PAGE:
In addition, the team will be able to guide you through a wide range of considerations from conducting a cash flow analysis to supporting you through your concerns about the process of investing (and they could definitely relate because they’ve been in your shoes before).
You think you’re ready? Unsure? That’s okay! It’s never too early or too late to start investing in real estate. Contact Point B Investment Real Estate Team today by emailing us at success@pointBinvestment.ca to learn more about real estate investment and get advice from experienced professionals.
We look forward to hearing from you!
***Ask about our FREE Lunch ‘n Learn Seminars beginning in November 2016***
Many of my investment properties are furnished short-term rentals in Vancouver’s Fraser Valley and Kelowna, BC. I like short-term rentals as an investment strategy because I can charge ‘per night’ as opposed to ‘per month.’
For example, when I charge $100.00 to $125.00 per night for a two-bedroom condo, I can average about $3300 in income each month. If I were to rent that same furnished condo to a long-term tenant, I would only be able to charge a maximum of $1600.00 each month. Even if I throw in a 10% vacancy rate, hydro, cable and WIFI at $200/month into the per night calculation, I’m still on top.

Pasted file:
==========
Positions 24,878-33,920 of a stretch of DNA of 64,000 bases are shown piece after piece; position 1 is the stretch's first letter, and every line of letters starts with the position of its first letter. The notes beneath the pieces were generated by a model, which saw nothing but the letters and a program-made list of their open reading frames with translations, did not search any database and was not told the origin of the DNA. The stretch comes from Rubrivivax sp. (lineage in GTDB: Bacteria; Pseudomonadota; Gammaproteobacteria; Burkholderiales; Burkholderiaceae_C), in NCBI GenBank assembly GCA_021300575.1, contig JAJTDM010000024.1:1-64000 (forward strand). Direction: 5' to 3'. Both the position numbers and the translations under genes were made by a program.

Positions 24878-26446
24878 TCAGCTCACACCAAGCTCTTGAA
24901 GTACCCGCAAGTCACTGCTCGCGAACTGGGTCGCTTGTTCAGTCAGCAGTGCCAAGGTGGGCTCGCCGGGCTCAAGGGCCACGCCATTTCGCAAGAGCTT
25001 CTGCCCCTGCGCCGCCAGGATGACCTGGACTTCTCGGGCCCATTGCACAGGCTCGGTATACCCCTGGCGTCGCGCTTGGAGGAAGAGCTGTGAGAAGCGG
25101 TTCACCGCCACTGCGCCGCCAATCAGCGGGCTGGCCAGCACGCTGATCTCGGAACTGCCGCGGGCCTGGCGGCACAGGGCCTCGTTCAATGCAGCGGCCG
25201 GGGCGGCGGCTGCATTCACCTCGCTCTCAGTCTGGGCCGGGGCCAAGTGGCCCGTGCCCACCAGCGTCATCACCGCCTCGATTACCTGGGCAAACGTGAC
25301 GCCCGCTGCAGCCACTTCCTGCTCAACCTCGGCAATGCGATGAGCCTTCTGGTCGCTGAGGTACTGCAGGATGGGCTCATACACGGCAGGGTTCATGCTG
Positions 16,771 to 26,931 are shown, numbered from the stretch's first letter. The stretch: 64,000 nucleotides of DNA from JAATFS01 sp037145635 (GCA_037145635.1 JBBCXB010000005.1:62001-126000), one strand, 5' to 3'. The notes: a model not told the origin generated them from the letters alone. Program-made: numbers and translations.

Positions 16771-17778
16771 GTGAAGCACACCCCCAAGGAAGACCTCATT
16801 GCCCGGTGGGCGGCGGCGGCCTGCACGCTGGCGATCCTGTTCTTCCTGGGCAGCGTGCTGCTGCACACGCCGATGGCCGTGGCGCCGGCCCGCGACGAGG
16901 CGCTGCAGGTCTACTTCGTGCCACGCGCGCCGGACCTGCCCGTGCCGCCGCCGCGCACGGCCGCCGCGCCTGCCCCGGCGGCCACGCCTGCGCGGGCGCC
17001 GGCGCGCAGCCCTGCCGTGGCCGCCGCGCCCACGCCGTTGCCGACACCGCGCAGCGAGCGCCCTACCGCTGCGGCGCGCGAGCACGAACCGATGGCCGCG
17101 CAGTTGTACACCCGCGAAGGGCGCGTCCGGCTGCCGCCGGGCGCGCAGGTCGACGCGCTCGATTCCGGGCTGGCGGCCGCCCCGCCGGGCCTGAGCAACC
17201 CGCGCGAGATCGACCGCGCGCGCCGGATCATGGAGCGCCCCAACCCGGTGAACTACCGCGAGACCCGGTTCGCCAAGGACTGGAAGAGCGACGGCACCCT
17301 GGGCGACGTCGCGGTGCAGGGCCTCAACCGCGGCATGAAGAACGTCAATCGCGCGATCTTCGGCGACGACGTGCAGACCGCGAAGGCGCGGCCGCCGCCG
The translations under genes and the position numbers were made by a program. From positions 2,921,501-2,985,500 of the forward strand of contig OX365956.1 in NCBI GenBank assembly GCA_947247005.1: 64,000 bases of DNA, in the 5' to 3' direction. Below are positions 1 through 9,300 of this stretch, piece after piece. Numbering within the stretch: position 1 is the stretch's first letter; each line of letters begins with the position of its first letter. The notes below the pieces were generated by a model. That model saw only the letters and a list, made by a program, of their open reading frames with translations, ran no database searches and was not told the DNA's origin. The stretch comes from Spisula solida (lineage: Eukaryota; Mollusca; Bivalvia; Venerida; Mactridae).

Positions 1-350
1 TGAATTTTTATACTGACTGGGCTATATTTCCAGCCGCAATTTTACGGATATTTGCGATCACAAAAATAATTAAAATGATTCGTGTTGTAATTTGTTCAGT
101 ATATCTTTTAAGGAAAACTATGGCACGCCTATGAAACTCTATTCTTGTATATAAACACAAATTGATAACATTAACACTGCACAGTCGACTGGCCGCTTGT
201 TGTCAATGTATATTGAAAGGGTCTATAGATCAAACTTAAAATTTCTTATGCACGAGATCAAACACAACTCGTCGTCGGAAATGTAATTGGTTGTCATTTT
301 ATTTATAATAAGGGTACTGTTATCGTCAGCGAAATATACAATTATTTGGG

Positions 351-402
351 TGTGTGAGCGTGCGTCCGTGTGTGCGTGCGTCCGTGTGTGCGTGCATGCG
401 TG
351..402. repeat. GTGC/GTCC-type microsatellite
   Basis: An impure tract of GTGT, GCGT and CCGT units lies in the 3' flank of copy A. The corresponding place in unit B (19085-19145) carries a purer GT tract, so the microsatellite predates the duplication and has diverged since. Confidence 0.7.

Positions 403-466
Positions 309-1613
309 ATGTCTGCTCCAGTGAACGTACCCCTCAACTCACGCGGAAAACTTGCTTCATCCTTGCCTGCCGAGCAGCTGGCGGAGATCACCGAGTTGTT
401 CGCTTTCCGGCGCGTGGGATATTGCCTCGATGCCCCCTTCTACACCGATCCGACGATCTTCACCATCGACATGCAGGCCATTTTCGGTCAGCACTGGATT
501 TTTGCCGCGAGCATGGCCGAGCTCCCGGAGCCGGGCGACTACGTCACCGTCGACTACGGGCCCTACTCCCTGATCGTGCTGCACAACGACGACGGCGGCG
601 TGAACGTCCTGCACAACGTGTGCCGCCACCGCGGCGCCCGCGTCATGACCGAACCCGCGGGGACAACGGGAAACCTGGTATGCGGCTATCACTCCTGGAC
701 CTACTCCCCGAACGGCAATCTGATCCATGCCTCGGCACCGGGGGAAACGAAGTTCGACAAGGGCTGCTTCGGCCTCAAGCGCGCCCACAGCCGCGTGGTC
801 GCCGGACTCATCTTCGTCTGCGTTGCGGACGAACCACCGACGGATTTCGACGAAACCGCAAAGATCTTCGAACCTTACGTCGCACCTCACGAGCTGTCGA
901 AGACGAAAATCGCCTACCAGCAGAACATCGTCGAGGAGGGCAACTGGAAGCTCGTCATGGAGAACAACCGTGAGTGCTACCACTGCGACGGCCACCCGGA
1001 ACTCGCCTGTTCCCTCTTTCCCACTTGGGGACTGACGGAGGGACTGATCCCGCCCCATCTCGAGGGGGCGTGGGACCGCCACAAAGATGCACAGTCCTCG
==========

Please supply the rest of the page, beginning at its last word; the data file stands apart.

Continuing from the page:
With short-term rentals, prospective tenants compare your unit with a hotel, so $125.00 per night for a two-bedroom unit with two bathrooms and full working kitchen would be considered ‘cheap’.
As the name suggests, short-term rental means that you are renting out a space for a set amount of time, usually less than six months. It can be as short as 1 day, 1 week, 1 month, 6 months, or anything in between. The space that you’re renting out can be a bedroom in your house, a condo, or even a little guest house, assuming you have the space to do so. The tenants you attract will depend on what you’re offering and how you market your unit.
If you treat your rental property like a business, you will make a business income. But if you treat it like a hobby, you’ll get a hobby income.